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Alerts & Discussion Posts: What’s the Difference?

Social Sentinel Alerts and Discussions

As a Social Sentinel client, you may wonder, ‘What is the difference between a discussion post and an alert?’ Both require your attention and contain valuable information, and not every associated post results in immediate action. Similar to incoming tips received by phone or in-person conversations, there are varying degrees of immediacy that need to be factored into your assessment when reviewing your Social Sentinel feeds.

Some provide insight into the overall safety of your learning environment or the social-emotional climate of your students, while others require immediate investigation or intervention. Having this broad range of intelligence support a holistic safety and security program.

Learn the differences between associations found in your Alert and Discussion queues, as well as some tips for working with your feeds below.


What Triggers an Alert?

Before a post triggers an alert, it must meet specific system criteria. First, there must be a match between content in the post and assets provided and determined relevant to your safety. It could be something mentioned within the post’s content, or perhaps details volunteered in the author’s public-facing account biography.

The post must contain specific content that is indicative of unsafe, suspicious or harmful activity that matches terms in our Social Sentinel Search Library. For social media scanning, the post must be public.

How Alerts Fit Into Your Safety Strategy

When potential threats are identified, they are delivered in near real-time, arriving as a text message to those named on the account. The assigned team assesses what next steps need to occur, similar to the way they would review any safety-related information.

Tip: Language use online isn’t always clear, which is why it is important to review the post’s content in its full context. Social Sentinel allows immediate access to the entire post online and the author’s public feed, enabling clients to make an informed and timely assessment. 

How Discussion Posts Differ

The posts in your feed categorized as Discussion deliver a broader perspective on the overall safety of the school and typically do not require a need for immediate action.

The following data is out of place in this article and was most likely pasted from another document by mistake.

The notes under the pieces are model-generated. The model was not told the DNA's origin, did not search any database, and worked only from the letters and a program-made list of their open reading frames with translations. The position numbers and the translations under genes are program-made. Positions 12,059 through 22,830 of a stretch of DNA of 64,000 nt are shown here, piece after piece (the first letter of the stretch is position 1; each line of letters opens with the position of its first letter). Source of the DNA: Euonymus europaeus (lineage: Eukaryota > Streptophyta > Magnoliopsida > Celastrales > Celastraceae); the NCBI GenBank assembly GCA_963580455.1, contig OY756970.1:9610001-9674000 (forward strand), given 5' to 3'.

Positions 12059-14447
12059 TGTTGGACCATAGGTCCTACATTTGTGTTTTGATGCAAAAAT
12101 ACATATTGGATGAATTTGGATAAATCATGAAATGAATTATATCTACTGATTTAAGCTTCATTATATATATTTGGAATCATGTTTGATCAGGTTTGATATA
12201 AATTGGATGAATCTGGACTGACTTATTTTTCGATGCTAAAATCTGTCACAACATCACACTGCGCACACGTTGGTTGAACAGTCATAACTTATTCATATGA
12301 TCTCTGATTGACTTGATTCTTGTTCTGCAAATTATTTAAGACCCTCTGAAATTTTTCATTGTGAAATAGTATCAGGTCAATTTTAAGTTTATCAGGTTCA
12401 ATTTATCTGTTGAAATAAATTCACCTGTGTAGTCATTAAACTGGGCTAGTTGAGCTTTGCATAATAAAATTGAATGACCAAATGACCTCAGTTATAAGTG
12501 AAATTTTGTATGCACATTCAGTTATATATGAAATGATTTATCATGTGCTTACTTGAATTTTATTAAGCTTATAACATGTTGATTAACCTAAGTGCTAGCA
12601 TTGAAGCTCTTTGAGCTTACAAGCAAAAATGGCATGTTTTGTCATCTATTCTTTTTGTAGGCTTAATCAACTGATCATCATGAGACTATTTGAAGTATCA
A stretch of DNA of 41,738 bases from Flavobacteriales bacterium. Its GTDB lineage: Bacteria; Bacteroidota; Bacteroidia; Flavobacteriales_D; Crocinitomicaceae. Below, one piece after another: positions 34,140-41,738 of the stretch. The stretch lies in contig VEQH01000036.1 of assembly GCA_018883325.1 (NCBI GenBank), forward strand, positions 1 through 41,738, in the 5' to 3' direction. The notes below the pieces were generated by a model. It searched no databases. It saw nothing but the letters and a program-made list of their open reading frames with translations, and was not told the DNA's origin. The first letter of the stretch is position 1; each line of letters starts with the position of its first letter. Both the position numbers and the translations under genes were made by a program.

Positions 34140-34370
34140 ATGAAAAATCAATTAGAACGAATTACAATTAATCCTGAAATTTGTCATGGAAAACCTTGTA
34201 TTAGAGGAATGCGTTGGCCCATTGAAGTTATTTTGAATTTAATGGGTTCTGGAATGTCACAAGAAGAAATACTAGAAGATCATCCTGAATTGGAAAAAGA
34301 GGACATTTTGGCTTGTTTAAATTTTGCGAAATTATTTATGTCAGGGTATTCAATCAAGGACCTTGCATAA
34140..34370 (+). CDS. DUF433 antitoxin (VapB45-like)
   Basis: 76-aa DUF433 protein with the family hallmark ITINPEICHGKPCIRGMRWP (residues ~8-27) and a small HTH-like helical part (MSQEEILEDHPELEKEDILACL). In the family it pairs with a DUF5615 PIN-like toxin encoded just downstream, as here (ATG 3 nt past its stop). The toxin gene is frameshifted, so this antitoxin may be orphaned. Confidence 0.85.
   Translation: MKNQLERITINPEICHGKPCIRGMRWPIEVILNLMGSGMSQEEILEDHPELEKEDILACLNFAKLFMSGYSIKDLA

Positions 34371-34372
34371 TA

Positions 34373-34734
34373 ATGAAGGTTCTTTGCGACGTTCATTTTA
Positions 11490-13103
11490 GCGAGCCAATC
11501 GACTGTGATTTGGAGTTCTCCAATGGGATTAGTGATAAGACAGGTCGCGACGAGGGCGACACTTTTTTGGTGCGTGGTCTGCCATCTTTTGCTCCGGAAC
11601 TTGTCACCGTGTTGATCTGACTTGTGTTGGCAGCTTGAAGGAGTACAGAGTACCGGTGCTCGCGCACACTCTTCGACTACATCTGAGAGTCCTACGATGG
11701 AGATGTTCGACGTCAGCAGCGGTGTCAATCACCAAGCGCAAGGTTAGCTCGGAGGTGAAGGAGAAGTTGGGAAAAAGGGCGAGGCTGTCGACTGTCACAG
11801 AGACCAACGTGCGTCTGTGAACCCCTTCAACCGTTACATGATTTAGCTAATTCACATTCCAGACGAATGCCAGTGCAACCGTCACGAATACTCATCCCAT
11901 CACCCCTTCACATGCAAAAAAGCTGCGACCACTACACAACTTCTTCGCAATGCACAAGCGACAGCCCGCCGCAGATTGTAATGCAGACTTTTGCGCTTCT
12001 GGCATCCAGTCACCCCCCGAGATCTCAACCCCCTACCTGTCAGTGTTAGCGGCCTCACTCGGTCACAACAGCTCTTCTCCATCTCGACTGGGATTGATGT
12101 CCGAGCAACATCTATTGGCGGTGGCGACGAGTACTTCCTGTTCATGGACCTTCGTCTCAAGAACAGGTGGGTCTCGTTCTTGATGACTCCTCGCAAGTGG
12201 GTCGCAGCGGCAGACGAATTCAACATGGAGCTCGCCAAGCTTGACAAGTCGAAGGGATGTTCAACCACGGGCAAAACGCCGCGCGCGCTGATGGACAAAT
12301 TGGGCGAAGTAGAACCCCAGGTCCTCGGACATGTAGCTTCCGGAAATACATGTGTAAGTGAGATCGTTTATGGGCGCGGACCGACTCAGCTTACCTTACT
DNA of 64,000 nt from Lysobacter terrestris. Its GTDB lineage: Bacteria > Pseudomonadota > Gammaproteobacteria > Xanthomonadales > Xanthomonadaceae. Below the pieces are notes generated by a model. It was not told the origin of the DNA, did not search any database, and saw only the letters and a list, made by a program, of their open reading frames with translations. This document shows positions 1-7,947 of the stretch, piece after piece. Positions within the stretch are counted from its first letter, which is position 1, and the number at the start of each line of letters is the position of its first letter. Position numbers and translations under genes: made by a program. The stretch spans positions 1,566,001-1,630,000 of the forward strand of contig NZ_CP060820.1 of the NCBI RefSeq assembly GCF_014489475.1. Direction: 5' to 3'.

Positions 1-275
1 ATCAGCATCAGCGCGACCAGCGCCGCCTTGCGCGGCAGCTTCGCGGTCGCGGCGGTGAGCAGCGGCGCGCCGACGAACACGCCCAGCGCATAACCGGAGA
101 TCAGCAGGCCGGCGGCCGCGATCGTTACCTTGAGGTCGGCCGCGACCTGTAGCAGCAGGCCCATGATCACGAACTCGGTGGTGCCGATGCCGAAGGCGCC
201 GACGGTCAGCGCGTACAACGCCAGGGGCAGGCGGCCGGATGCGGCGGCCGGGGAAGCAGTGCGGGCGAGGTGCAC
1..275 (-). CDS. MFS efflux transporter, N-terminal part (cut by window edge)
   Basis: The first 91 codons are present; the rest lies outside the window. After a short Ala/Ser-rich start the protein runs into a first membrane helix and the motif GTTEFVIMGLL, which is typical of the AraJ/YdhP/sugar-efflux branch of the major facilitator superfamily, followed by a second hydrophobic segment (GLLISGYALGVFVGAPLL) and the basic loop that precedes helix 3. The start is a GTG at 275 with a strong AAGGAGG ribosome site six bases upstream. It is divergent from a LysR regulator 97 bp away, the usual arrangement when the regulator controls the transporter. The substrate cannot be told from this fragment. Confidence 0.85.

Some of the topics found in your Discussion queue could include:

  • Reaction to current events (recent bombings, shootings, protests, etc.)
  • Exchanges about politics or laws
  • Victim empowerment references (marches, sexual assault survivor empowerment)
  • Online sharing of news articles
  • Local community chatter: e.g., people talking about the recent lockdown at the local high school, how they feel about a particular local event, etc.

Tip: Discussion posts can be reviewed with the same ease and intuition built into the design of the Alert queue. They benefit your safety strategy best when analyzed in aggregate. Think of them as trend indicators while reviewing, or a reflection of your learning community’s top-of-mind concerns. 

social sentinel discussion posts graph screenshot

Three Ways to Get the Most From Your Data Feeds

Establishing a routine to review both queues of Discussions and Alerts leads to increased awareness into the social-emotional wellness of your school. Three ways to maximize the awareness delivered from the feeds include:

  • Familiarize yourself with the desktop and mobile experiences. Social Sentinel’s desktop interface encourages deep dives into the overall application performance and its findings across your subscribed data sources. The mobile interface serves as a near real-time partner to the desktop app, giving you instant access to alert details and context to make quick assessments.‍
  • Check your feeds daily. Doing so helps keep you connected to the relevant safety communications concerning your school. Upon regular review, new trends may present themselves so proactive steps to could be taken to maintain safety and avert harm and violence.  ‍
  • Set protocols to assess and address the alerts you receive. An easy-to-follow plan for who and how alerts should be reviewed is critical. Create one with your team to set who’s responsible—and who else needs to be kept aware—when alerts arrive. Doing so takes the guesswork out of addressing an alert internally, allowing you/your team to focus on assessing its level of severity.


The cries for help and warning signs are often shared online, so having the protocol in place to find them and respond to them can help you develop and maintain a culture of safety.